Note: I’ve updated this column twice, as this is Suicide Prevention Week. Please listen to the young people in your life. I wrote Nonnie Talks about Mental Health in May of 2021. The book is for trusted adults and young people and begins with a college student who attempts suicide.
I do focus groups for all the books in The Nonnie Series. These comments from children in the Nonnie/Mental Health book group underscore the need for open communication about mental health.
“My mom is sad all the time. But no one in our family talks about it.”
- Third grader
“I hate myself. I hate the way I look. I hate my family. I hate school. I hate COVID. I guess I just hate everything right now.”
- Sixth grader
“My friend is depressed and won’t talk with anyone but me.”
- Eighth grader
Please remember, children and teens may not easily share their feelings. People are like onions, with many layers of defense mechanisms. Be there and earn trust.
Q. As a teen, school years can be complicated and demanding. You are not sure who you are, what you want to be, or whether the choices you make from day to day are the best decisions. Sometimes, the many changes and pressures feel overwhelming. You can feel down and the pain seems unbearable, and it won’t go away. There are times when you feel maybe you would better off not around anymore. So how do you know if someone you care about is contemplating suicide and what sort of things can contribute to feeling this way? What can I do about it and who should I tell?
- Concerned Adult
Mary Jo Response: Thank you for your email. I believe all adults should take the time to be aware of the signs of depression in adolescents.
The American Academy of Child and Adolescent Psychiatry (AACAP) states suicide is the second leading cause of death for children, adolescents and young adults age 15- to 24-years old. Adolescence can be a time of stress, confusion and self-doubt, filled with pressure to succeed, questions about sexual orientation and financial uncertainty.
Parental divorce or even moving to a new community can intensify self-doubts. For some teens, suicide may appear to be a solution to their problems. Many of the symptoms of suicidal feelings are similar to depression.
Teen depression should not be ignored.
The majority of children and adolescents who attempt suicide have a significant mental health disorder, usually depression.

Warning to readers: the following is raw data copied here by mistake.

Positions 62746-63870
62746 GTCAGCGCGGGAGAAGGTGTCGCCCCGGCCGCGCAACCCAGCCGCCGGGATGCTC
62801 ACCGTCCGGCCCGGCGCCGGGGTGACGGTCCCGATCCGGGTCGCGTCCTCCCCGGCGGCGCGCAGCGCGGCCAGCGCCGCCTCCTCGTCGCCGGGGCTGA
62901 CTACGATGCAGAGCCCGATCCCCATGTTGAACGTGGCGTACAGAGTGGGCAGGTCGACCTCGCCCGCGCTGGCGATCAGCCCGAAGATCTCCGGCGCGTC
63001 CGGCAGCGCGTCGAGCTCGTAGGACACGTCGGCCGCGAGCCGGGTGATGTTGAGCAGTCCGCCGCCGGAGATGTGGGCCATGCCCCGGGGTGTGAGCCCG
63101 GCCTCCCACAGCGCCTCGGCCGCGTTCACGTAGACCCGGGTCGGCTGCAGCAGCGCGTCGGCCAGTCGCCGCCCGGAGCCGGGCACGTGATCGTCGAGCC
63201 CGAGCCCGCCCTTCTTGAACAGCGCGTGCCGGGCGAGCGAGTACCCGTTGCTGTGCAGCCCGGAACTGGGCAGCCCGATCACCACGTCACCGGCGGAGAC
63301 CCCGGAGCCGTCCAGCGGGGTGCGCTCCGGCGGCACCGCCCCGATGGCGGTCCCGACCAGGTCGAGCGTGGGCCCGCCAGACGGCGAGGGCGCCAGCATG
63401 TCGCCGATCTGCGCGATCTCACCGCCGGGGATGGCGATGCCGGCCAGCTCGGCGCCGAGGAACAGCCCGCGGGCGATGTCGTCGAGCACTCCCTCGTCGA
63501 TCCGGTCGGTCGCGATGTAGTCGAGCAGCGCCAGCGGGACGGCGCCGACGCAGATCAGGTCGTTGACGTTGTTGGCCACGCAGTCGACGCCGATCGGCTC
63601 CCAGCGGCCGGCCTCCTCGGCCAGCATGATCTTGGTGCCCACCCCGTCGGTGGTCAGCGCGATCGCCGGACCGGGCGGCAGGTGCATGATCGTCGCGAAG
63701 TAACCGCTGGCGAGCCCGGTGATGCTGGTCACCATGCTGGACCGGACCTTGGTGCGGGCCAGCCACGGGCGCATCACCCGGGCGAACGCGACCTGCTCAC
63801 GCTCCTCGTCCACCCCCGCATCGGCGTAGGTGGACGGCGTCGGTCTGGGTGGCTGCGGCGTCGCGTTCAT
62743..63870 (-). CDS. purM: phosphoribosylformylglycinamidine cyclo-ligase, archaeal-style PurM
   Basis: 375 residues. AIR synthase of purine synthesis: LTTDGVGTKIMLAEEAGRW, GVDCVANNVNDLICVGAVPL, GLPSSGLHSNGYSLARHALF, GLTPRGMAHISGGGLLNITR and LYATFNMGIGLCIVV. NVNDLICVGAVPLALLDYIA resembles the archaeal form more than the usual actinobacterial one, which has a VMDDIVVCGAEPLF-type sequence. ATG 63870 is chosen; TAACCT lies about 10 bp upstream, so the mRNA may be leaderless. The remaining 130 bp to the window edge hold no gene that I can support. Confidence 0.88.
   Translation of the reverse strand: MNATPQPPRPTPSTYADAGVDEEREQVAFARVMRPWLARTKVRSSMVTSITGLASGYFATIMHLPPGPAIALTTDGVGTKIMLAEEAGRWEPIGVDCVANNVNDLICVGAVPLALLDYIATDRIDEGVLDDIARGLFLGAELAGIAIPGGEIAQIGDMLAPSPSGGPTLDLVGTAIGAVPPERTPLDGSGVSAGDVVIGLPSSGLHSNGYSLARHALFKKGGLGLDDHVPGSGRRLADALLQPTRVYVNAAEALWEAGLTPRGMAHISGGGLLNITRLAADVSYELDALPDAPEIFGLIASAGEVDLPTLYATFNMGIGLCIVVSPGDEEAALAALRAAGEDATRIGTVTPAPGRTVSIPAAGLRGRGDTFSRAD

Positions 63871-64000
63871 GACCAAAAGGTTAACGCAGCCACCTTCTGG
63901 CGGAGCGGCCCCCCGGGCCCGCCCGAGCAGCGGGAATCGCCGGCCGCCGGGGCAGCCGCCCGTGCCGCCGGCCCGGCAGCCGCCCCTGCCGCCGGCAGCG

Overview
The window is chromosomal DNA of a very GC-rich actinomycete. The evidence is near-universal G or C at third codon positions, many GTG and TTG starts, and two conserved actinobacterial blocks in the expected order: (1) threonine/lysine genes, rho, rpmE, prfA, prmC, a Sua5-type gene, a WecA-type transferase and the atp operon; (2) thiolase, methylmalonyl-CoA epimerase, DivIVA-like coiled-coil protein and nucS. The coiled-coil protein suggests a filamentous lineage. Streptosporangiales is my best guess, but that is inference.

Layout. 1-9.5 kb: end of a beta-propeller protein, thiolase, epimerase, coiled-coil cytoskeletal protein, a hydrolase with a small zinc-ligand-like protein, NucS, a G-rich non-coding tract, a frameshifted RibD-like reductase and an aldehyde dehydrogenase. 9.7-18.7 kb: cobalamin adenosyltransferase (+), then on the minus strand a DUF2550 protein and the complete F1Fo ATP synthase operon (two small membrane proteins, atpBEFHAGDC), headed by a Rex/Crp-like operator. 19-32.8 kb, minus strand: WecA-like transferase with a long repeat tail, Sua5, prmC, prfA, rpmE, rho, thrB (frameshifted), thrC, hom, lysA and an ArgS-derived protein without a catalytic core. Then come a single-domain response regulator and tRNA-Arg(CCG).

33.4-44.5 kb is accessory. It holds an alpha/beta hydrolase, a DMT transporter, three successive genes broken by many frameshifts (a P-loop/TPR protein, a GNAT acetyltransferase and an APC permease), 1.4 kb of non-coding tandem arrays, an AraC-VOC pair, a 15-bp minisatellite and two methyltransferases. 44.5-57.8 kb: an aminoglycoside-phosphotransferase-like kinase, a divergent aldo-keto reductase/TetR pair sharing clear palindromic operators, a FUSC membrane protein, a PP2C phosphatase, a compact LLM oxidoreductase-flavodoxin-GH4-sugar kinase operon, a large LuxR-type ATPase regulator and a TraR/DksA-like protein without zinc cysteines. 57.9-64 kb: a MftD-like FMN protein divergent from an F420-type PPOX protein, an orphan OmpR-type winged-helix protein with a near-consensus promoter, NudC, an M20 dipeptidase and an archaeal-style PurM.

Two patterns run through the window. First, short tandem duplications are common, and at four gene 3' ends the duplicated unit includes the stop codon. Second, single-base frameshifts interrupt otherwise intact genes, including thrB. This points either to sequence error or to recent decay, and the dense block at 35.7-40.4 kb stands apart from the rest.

The AACAP lists the following teen warning signs for caring adults and parents:
- Change in eating and sleeping habits;
- Withdrawal from friends, family, and regular activities;
- Violent actions, rebellious behavior, or running away;
- Drug and alcohol use;
- Unusual neglect of personal appearance;
- Marked personality change;
- Persistent boredom, difficulty concentrating, or a decline in the quality of schoolwork;
- Frequent complaints about physical symptoms, often related to emotions, such as stomachaches, headaches, fatigue, etc.;
- Loss of interest in pleasurable activities;
- Not tolerating praise or rewards.
A teen who is considering suicide may also:
- Complain of being a bad person or feeling rotten inside;
- Give verbal hints with statements such as: I won’t be a problem for you much longer, Nothing matters, It’s no use, and I won’t see you again;
- Put his or her affairs in order, for example, give away favorite possessions, clean his or her room, throw away important belongings, etc.;
- Become suddenly cheerful after a period of depression;
- Have signs of psychosis, such as hallucinations or bizarre thoughts.
Please get help from a professional if you are concerned about a teen’s mental health. To reach the National Suicide Prevention Lifeline, call 1-800-273-8255. The Trevor Project is dedicated to saving LGBTQ teen lives. To reach its 24-hour lifeline, call 1-866-488-7386.
For more information, visit www.aacap.org.
The Washington County Crisis Line is 1-877-225-3567; it is available 24 hours a day, 365 days a year.
Thanks for caring about young people.
Peer Educator Response: We think you being concerned about young people is a good thing, as long as you don’t assume you know what their behavior means. It’s complicated and tricky. Don’t diagnosis us – get professional support and help. Respect teens and try not to stereotype us into one bunch. We’re all different, just like adults. Finally, really listen to teens. Depression is a lot more common than most adults think. Be alert and be aware.